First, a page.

Yet, in spite of all my senseless behavior, I continually find myself at the feet of God, speaking as the prodigal son, “I am not worthy to be called your son, make me as one of your servants.” And God, faithful and just, picks me up off the ground, embraces me in His overcoming love and welcomes me back into his Home.
Warning: this post may offend those with a bacon or ham prohibition.
As we wrapped up our worship team practice last night, the person in charge of our church socials asked me if anyone in our church has an issue with ham. I chuckled because for me, the resurrection makes both those heavenly foods accessible. Look, I know that for some of my brethren in the faith, the pig is still off-limits and in grace I will not force it on them. I will gladly take their portion as my own and eat it sacrificially on their behalf. As an old friend once told me, “any part of the pig…”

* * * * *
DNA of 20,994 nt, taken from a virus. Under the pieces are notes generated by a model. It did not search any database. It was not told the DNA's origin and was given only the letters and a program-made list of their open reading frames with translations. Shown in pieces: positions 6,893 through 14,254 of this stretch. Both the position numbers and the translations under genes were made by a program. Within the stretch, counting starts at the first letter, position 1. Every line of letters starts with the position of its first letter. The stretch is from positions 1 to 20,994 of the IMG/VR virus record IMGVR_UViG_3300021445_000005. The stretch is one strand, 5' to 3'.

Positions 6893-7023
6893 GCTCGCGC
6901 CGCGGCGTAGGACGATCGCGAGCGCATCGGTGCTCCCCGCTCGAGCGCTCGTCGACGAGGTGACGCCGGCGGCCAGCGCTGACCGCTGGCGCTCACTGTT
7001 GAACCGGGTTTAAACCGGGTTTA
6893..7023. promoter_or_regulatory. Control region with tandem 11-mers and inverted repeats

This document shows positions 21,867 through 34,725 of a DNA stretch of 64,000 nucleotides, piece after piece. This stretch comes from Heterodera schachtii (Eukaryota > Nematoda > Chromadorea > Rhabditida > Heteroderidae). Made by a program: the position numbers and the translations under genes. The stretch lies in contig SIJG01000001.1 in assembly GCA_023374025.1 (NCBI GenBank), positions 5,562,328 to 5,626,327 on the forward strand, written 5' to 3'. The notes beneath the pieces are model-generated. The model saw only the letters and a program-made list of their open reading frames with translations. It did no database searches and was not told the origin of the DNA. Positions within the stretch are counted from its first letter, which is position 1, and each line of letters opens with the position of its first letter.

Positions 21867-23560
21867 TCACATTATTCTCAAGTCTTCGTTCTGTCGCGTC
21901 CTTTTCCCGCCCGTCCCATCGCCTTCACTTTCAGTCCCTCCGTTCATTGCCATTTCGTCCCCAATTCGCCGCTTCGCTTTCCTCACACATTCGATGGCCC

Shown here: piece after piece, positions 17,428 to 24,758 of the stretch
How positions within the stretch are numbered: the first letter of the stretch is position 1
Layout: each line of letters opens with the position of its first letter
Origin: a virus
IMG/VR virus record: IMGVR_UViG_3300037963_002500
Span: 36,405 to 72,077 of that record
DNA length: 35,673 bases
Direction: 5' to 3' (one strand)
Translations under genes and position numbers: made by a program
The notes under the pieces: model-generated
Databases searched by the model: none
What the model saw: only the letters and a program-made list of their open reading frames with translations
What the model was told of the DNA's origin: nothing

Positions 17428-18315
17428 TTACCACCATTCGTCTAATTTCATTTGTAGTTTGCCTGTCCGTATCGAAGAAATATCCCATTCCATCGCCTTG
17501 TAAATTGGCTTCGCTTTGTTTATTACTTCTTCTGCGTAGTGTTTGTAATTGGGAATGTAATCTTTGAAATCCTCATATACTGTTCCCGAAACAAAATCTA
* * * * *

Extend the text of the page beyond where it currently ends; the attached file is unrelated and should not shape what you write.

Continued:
I am grateful for our social coordinator’s sensitivity around this subject. It showed her graceful heart towards those who have a personal prohibition. I am also grateful for the freedom to indulge in the tasty and glorious ways in which a pig can be consumed. Thank you Father for bacon, ham, ribs, carnitas, riblets, italian sausage, chorizo, Jimmy Dean anything and fried pork skins.
BTW, you are all invited to our ham lunch after church.